St. Andrews and the Highlands

posted September 30, 2010 by Holly Hayes
part of trip: UK + Western Europe 2010

Greetings from Inverness in the Scottish Highlands. It is beautiful here and we've been having a good time. Our journey didn't start off so well, though! Yesterday, from the moment we woke up in Edinburgh until into the evening, it poured down rain. And I mean poured! This was no gentle British mist, but full-on Oregon-style rain. Apparently it hasn't been this bad since April. The rain and wind made photography almost impossible and driving really no fun - lots of standing water on the roads and bad visibility. Added to that, David was coming down with a cold and felt pretty miserable.

Morning in Edinburgh

But we managed to follow through with our plans anyway, which were to leave Edinburgh early and visit St. Andrews on our way north to Inverness. It was very disappointing to have such bad weather in St. Andrews, but on the bright side, David was really happy to find he could get so close to the famous Old Course. We bought a golf umbrella at a shop next to the course and he had a great time watching the golfers (who were all Americans) and walking around the course.


After the course, we walked up to the ruins of St. Andrew's Cathedral and Castle. They are pretty great ruins, overlooking the sea, but it was really hard to take pictures without getting rain on the camera lens, so we only took a few and they aren't that great. Oh, well. Can't win 'em all. There's a bright side to this part, too - during the walk along the coast, we shared a package of cooked salmon slices we'd bought the day before at Marks & Spencer. It was SO GOOD. And it was Scottish salmon, so it seemed fitting to eat it by the ocean.

St Andrews Castle

Martrydom site of George Wishart, Protestant reformer

Ruins of St Andrews Cathedral. I climbed up inside a wall tomb to take this out of the rain!

St Rule's Tower (oldest bit) framed by cathedral arches - with some of the umbrella inadvertently included in the top of the photo! I'll crop that out later.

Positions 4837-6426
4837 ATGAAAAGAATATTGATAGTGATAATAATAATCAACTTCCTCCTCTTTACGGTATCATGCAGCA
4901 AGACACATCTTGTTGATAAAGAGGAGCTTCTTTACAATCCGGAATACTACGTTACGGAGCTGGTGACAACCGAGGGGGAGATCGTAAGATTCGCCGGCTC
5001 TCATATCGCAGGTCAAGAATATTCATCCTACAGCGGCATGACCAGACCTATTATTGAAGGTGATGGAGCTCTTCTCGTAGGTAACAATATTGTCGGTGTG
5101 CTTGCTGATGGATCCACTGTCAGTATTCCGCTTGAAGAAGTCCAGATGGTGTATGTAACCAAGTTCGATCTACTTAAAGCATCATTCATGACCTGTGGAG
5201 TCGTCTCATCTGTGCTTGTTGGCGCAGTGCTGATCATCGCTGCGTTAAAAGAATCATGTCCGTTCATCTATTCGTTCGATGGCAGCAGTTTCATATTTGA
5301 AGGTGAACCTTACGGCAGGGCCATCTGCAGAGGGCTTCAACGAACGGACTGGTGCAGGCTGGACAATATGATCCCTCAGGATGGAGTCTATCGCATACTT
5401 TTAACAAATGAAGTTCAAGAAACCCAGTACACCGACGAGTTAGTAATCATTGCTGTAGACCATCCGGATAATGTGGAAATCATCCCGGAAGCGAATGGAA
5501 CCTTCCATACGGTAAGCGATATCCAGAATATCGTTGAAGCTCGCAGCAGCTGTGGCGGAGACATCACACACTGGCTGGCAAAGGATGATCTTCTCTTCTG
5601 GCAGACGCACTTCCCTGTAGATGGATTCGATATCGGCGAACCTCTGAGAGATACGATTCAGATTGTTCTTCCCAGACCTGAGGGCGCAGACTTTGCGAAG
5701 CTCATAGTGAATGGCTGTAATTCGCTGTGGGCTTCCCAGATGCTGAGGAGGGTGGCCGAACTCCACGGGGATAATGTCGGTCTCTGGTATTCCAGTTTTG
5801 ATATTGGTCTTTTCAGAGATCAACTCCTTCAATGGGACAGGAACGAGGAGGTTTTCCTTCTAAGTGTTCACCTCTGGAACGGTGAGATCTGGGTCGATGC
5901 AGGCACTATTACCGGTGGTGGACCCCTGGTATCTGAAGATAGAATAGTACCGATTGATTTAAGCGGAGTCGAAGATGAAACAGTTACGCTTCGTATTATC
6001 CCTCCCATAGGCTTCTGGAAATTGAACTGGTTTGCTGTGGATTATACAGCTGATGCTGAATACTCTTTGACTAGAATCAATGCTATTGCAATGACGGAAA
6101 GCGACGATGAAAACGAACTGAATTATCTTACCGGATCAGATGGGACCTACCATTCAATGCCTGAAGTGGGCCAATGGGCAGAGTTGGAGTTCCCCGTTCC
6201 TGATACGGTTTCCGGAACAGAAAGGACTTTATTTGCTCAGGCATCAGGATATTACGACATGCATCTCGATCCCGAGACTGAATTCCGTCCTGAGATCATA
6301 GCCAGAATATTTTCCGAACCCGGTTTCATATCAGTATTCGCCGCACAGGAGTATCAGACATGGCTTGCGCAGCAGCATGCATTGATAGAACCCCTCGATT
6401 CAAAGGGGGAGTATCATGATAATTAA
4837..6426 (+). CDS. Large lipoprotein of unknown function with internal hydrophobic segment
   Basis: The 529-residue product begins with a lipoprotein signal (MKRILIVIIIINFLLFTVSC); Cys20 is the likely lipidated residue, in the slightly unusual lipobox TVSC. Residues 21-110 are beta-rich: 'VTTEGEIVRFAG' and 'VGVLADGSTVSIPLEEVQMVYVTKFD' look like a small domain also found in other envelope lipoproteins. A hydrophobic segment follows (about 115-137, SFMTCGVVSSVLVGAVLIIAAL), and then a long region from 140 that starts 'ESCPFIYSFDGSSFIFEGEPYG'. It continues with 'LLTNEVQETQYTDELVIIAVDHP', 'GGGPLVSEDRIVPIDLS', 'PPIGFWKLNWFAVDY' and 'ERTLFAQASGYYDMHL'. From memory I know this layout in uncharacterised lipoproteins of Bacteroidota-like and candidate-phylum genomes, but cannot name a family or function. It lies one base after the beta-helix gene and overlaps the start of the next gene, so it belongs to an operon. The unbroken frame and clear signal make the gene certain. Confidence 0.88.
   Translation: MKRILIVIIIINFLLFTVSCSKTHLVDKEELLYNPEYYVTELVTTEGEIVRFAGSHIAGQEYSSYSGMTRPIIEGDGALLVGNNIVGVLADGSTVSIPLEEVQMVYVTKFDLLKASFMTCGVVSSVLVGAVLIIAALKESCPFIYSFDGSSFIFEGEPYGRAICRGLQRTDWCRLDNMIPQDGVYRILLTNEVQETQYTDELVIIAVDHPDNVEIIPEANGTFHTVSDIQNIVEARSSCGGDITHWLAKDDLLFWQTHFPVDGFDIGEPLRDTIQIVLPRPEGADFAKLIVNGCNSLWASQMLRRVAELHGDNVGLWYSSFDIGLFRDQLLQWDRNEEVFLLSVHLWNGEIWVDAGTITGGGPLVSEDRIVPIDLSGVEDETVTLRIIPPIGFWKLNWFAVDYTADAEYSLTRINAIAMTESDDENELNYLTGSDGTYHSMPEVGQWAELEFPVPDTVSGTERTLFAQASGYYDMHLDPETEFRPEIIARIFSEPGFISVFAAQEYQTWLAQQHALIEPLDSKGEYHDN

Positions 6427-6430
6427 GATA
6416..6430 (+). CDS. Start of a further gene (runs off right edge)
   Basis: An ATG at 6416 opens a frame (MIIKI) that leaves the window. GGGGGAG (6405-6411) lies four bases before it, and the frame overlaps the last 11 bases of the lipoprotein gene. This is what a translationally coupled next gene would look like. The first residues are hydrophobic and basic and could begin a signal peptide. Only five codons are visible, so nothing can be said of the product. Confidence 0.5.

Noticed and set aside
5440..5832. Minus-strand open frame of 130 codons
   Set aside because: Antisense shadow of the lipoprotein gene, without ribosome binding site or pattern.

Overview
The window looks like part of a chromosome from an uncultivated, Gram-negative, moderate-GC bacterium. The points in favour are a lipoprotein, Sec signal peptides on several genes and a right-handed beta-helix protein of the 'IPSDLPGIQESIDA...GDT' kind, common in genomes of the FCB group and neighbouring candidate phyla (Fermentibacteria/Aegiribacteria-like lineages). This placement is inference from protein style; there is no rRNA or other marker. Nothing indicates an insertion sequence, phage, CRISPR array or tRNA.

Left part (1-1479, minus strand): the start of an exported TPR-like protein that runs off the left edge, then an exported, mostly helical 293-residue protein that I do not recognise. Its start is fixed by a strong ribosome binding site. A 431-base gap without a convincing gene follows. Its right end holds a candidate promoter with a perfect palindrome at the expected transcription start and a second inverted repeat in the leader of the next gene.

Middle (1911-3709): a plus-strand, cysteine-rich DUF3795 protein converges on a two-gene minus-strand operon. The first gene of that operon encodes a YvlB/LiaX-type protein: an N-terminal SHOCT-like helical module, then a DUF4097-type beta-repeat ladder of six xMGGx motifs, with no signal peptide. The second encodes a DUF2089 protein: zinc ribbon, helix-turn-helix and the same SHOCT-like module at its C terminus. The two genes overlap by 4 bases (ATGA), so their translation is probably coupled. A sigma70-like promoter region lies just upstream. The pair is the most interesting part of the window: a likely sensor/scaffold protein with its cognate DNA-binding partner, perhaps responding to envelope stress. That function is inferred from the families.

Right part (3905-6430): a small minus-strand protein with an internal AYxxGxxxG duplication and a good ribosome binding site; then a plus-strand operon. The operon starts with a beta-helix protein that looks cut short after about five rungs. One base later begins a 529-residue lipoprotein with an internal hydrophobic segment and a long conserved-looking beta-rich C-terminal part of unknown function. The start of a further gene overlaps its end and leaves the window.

Happily, there was a cathedral museum with lots of great carved stones, which I could photograph while keeping nice and dry.

We had lingered for longer than planned at St. Andrews and it was still raining hard, so we pretty much just drove straight to Inverness rather than making any stops along the way as we'd expected. The heavy rain lasted for most of the three-hour drive, but then it finally began to slow down and we could see the scenery better. It is definitely beautiful up here.

The rainy drive

Last night we were so tired from the long stressful day of driving, David's cold, and me staying up too late the night before working on a big blog post, that we only managed to find some dinner in downtown Inverness (really terrible burgers and good fries at a pub called Johnny Foxes) and download our photos before going to bed at 8:45!

"Highland River" room in our Inverness B&B

We got 9-10 hours of sleep last night and really needed it. David still has a cold, but feels quite a bit better today. I don't have a cold yet and hope to keep it that way. And the weather has made a magical recovery! It got off to a foggy start in some places, but has otherwise been mostly sunny and remarkably warm - we weren't even wearing jackets by the mid-afternoon! We couldn't be more thankful for that.

We are staying two nights in Inverness, so today we had a really nice time on a relaxed sightseeing drive around the Inverness area. I had only a couple places I wanted photos of, neither of them terribly important, so we mostly played it by ear and stopped at any castles or other sights that we could find on maps or historical signs.

First, after a seriously good breakfast at our B&B, we headed 9 miles down the road to Urquhart Castle on Loch Ness. It was still really foggy, but that made the castle and mysterious lake even more atmospheric than usual.

The sun tries to break through the fog at Loch Ness

Sign at Loch Ness

Foggy views of the ruins of Urquhart Castle on Loch Ness:


Then we drove east of Inverness along the Moray Firth (an ocean bay) and saw lots of great sights; some of them planned, some nice surprises. Here's a quick summary: